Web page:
THE DEVIL'S TEMPERATURE: There may not be a lot to say about Thursday night's until-the-strike's-over final episode of 30 Rock, but anything still worth saying is worth mentioning here. I thought it was just-okay for a 30 Rock episode, which is still yards better than almost anything else on television, with the musical sequence being its highlight. One of Alan Sepinwall's readers noted that none of the show's writer-characters appeared in the episode, which seems like the right touch. So grab a Jewish doughnut, and let's get on that train to the floating city of New Chicago.

[FYI: the annual ALOTT5MA Award for Funniest Half-Hour of Television of 2007 was awarded to the "Source Awards" episode of 30 Rock -- yes, ahead of "Cleveland" or "Greenzo". I thought it took the biggest comedic risks and they all paid off ("They're remarkable people, the Blacks"), and Wayne Brady + LL Cool J > Emily Mortimer. "Didn't you tell me to live every week like it's Shark Week? And that nothing's impossible except dinosaurs?"]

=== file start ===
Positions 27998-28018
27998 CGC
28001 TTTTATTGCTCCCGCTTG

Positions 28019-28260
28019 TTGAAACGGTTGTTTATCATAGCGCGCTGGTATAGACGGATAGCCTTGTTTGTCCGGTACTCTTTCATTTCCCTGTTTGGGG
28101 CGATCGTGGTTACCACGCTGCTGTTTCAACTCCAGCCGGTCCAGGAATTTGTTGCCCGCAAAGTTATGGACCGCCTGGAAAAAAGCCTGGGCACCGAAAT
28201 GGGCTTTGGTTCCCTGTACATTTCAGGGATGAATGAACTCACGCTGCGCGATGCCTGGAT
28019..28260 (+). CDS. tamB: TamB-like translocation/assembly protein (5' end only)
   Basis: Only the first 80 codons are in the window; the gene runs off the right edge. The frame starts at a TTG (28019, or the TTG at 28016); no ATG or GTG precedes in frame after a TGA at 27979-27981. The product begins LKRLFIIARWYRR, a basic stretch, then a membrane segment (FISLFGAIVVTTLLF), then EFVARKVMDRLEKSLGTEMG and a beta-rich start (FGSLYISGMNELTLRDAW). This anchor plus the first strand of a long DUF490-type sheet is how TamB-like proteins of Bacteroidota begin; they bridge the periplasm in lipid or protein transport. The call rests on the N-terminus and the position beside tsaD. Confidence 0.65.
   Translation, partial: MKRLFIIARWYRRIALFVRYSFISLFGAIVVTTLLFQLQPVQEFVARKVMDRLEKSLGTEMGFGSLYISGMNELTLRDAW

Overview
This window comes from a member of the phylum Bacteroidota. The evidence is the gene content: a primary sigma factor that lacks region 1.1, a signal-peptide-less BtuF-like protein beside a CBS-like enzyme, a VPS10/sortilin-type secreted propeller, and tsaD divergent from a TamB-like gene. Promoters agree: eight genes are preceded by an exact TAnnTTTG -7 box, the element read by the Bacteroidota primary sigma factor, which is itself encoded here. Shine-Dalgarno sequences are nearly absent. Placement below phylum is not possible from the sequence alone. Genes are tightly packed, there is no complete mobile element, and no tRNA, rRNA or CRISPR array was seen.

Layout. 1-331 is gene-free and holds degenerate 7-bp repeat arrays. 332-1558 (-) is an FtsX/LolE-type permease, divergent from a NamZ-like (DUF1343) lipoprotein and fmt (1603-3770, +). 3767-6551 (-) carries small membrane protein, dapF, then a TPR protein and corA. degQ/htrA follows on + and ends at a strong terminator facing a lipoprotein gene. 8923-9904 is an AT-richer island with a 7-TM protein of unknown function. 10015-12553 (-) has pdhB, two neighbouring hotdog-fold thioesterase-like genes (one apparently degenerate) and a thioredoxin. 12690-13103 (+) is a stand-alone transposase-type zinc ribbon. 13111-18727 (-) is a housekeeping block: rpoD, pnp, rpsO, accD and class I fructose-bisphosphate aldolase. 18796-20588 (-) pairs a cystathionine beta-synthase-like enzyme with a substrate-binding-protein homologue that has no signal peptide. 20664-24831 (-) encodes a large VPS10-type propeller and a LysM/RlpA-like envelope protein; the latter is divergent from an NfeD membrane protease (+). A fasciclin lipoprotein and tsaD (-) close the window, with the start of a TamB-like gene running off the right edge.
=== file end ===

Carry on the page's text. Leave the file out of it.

WEEKEND FUN: This is the greatest list ever and this is just plain funny (and OK, a little mean, but more funny).

R.E.M. singer charmed by Huckabee - Yahoo! News

THOUGH HE DID REFER TO LAST NIGHT'S GOP DEBATE AS "A TOURNAMENT, A TOURNAMENT, A TOURNAMENT OF LIES": So, for whatever reason, Michael Stipe [heart] Huckabee, which opens up a question: is there any celebrity whose endorsement would matter to you? Is there any celebrity whose endorsement matters, period?

Thursday, January 10, 2008

COULDN'T WE MASH THEM UP INTO "BRIDEZILLA ATTACKS NEW YORK?" Next weekend poses a dilemma for many ThingThrowers with two ALOTT5MA faves squaring off at the box office--so, who you got--Katherine Heigl or J.J. Abrams? (And seriously, the press notes for Cloverfield, which contain some spoilers, make even more fascinated.)

Wednesday, January 9, 2008

WONDERMIKE: We were talking in the other thread about memorable political moments in our lives, and I have to confess that I was really moved by the sight last night on my way home of hundreds of people waiting in line outside City Hall just to shake the hand of our new mayor, Michael Nutter. Mind you, his predecessor was so unpopular that he couldn't get people to line up unless he was giving away iPhones, but still, it says something about the hope that we invest in our politicians that so many well-wishers were there.